Tom Grimes: I found it as I wrote. ... I didn't know what was coming, and I didn't even really know when it was done. ... I sent it to Charlie – [fellow Iowa grad] Charles D'Ambrosio – and he read it and he said, "Well, okay, it's not Frank's story; it's your story." ... So at that point I realized: "Huh. I guess I wrote a memoir, and I guess I'm in it more than I realized."
AC: Was that a problematic realization for you?
TG: No. It's probably better that it went like that, because if I didn't have Frank as a lens, I don't think I could have looked at myself as honestly as I did. ... I think that if I had, you know, just set out to write the book consciously, I probably wouldn't have finished it; it probably would have seemed really self-indulgent. I never really entertained the idea of writing a memoir. And I may have felt too self-conscious about it, and some of the things that I admit in the book would have seemed coy maybe. But because I actually just discovered them when I wrote the sentence, then I don't think they come across that way.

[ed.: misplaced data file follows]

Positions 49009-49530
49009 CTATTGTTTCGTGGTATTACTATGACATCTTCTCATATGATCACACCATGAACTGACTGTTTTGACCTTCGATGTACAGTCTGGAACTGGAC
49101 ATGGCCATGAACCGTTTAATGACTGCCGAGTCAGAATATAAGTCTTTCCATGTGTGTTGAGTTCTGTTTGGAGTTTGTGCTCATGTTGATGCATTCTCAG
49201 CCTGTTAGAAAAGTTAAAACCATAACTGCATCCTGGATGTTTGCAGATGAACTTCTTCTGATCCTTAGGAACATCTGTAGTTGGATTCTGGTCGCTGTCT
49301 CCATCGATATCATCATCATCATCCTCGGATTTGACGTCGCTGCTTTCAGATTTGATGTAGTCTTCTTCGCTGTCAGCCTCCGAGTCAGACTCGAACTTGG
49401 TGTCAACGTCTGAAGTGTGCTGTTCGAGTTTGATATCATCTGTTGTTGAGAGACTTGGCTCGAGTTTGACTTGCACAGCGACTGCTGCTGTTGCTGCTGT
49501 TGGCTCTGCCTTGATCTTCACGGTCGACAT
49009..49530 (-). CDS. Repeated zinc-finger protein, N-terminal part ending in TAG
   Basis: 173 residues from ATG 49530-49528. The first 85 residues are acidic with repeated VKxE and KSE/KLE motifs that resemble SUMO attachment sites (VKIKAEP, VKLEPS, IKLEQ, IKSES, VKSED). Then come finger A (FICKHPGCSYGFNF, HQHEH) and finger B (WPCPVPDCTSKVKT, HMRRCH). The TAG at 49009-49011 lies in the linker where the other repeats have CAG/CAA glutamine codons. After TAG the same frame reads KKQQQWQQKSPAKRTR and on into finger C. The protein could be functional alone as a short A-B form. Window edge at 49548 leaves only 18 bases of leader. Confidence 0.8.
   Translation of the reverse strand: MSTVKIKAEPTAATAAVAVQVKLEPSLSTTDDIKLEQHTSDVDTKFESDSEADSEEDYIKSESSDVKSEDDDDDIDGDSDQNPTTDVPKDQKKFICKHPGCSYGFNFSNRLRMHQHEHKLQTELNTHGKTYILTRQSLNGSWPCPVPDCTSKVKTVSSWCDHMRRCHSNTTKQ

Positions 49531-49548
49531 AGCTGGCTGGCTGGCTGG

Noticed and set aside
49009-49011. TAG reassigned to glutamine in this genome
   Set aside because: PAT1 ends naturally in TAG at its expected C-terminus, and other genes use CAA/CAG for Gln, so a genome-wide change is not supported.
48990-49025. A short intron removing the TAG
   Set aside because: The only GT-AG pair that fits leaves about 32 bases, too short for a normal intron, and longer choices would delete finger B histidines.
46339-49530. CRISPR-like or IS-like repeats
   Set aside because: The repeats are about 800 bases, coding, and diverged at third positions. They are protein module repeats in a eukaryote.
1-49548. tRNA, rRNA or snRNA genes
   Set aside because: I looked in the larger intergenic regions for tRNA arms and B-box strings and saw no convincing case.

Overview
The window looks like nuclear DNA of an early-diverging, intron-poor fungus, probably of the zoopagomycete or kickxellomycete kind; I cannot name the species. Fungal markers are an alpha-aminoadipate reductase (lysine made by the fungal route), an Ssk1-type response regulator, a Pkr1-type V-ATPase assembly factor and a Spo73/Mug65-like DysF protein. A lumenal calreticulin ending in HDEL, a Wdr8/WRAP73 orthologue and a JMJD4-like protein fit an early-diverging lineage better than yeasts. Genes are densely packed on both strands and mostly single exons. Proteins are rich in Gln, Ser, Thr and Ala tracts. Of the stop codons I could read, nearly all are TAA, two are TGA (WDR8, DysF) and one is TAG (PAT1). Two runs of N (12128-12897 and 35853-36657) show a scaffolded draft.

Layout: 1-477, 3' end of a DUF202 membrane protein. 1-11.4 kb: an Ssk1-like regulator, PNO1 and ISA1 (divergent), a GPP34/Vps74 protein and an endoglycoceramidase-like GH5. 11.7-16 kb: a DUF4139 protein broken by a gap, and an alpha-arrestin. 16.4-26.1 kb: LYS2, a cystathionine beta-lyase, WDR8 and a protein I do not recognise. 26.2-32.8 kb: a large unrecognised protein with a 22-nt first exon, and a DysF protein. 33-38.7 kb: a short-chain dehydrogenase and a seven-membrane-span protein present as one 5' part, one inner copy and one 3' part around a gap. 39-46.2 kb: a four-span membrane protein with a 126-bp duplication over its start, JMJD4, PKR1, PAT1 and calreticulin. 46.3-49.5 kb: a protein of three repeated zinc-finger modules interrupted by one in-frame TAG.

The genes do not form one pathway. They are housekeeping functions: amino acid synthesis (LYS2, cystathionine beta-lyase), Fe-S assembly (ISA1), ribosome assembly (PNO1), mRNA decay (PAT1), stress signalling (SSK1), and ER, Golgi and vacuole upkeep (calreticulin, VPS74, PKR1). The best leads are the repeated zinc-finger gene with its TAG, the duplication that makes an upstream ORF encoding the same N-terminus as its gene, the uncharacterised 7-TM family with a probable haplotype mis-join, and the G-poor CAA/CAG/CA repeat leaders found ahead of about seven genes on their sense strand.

AC: For example?
TG: Oh, the fact that for 20 years I misunderstood my life. That, you know, I tormented myself over the failure of this novel, my second one, Season's End. And that I didn't realize all that time that my friendship with Frank was really the more important thing that came out of that whole experience. ... That became the more important thing in my life and the more sustaining thing in my life for another 15 or 16 years. And only when I realized it, only when I wrote [Mentor] did I realize like, "Oh my God, I've wasted 20 years of my life thinking about [the failure of Season's End]." And now that I've finished the book, it's a cliché, but, you know, a lot of demons have been buried and doors have been closed, and I don't feel like a failure anymore.
TG: Yeah. That was unexpected.
AC: Yeah. Nice little bonus.
TG: Yeah. It's funny that, you know, the subject I know the most about was failure, so that's what I wrote about. [laughs] It would be perfectly ironic that the book that is my biggest success is the book about failure.
AC: You lay yourself pretty bare in this book – the self-doubt, the despair, various psychiatric diagnoses. In the course of writing, did you ever think, "Whoa, my colleagues are gonna read this"?
TG: No. I didn't care. I don't consider Mentor tawdry at all. Though, you know, since the book's out I haven't been back to the school yet. [laughs] I don't know what kind of looks I'm gonna get. ...